University Library at St. Cloud State University

MME/ECE 380 - Engineering Comm.: Patent Searching

Seal of the US Patent and Trademark Office


Three primary kinds of patents recognized by the USPTO

UTILITY PATENTS: granted for new and useful processes, machines, articles of manufacture, or new and useful improvement of manufacture

DESIGN PATENTS: granted for new, original and ornamental designs for articles of manufacture

PLANT PATENTS: granted for the invention, discovery and asexual reproduction of a distinct and new variety of plant
The Patent Searching Process

Before you begin

A successful patent has five components:
  1. The item or process it describes is NOVEL: unique, new, unlike anything else on the market
  2. The item or process it describes is NON-OBVIOUS: a person familiar with items or processes in the same field must find that your item or process is sufficiently new or unique that its creation is NOT so obvious conclusion or process that anyone could create it
  3. The item or process it describes has UTILITY: how useful is this item or process likely to be in a particular industry?
  4. The item or process it describes has PATENTABLE MATERIAL: the item or process must be something that patent laws can actually protect 
  5. The item or process it describes is SUFFICIENTLY DESCRIBED: the person applying for the patent must describe the item or process to a level that will allow others to recreate, test and use the item or process

Getting started: Describe your creation

There are many ways to begin a patent search, but virtually all begin the same way: with a thorough description of the thing, device or process you want to patent. You may want to get a thesaurus for this.

Break your item or process into individual components. For example, if you wanted to patent a tool that mowed your lawn by shooting a cutting laser across it, you'd want to break the item into the laser itself, its housing (the box or case in which it sits), the targeting device, and so forth. You also want to think of some additional terms that describe your device's purpose: lawn, garden, mower, etc.  Write down the terms for later use.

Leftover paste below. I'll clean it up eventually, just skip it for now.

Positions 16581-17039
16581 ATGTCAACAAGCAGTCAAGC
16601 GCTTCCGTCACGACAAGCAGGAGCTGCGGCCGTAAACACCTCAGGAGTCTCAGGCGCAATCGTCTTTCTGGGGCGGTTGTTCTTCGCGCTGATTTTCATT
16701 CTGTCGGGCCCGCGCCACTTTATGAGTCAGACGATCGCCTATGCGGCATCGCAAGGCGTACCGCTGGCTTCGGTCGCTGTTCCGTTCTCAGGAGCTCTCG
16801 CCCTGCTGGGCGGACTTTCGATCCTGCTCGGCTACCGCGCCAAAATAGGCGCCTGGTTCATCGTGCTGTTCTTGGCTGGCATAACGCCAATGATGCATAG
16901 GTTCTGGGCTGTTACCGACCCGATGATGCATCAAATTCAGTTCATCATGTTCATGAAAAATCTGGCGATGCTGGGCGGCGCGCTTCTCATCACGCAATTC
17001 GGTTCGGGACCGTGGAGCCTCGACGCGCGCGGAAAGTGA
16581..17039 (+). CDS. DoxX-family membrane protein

Prior Art

"Prior Art" refers to any information available to the public that might invalidate a patent application. This information might include approved and granted patents, patent applications, published journal articles, public demonstrations of a device or process, and so forth -- as long as it was made public. Remember, the purpose of this search is to ensure that your process or device is truly novel and non-obvious. For purposes of this course, we will confine our prior art search to patent requests submitted or approved in the United States. Use the keywords you used when describing your creation to look for patents on processes or devices that resemble your creation. 

Patent Searching with


While the USPTO's search engines, PatFT (Patents Full Text) and AppFT (Applications Full Text), are useful to professional patent researchers, they're also extraordinarily and unnecessarily complex. Fortunately, offers a much easier and quite comprehensive way to search for patents, both granted and in the approval process.
  1. Go to 
  2. Click the down arrow next to the blue "Search" button and choose "Quick Search."

  3. Enter a few of the terms you wrote down when describing your item or process. In this case, we'll continue with the example of a laser-enabled lawn mowing device and enter "garden," "laser," and "mow."

    Scroll to the bottom of the page and hit "Search."
  4. 38 results, including the first: "reel type laser lawn mower." Click on the name of the device to review the full patent document.
  5. You may find the PDF document a little easier to read. Look for the link to the PDF document, and click. 

  6. Read the patent document carefully. What makes this device different from our proposed laser lawn mower?
  7. Return to the original patent record in Note that the record includes a "Primary Class" classification number (56/1). You can use this to search for additional patents classified in the group in which your device is included.
Subject Specialist
Patent Search Engines

U.S. patent search engines

Free Patents Online (use this one first)

Google Patents

United States Patent and Trademark Office

     Patent Full-Text Databases from USPTO

International patent search engines


Global Search Patent Network

USPC/CPC Classification Systems
In 2013, the USPTO began to transition to a new classification system in order to make it easier to search patents across their countries of origin.The old U.S. Patent Classification (USPC) system is being replaced by the Cooperative Patent Classification system created by the European Patent Office. Beginning in 2015, the USPTO will use the CPC system, although patents will still be searchable with the old USPC system.

You may find it useful to scan the USPTO's classification page for a comprehensive view of both USPC and CPC systems: Otherwise, the Free Patents Online search engine offers as much flexibility and ease of search as most patent searches need.
Other ways to do a patent search
Useful legal information

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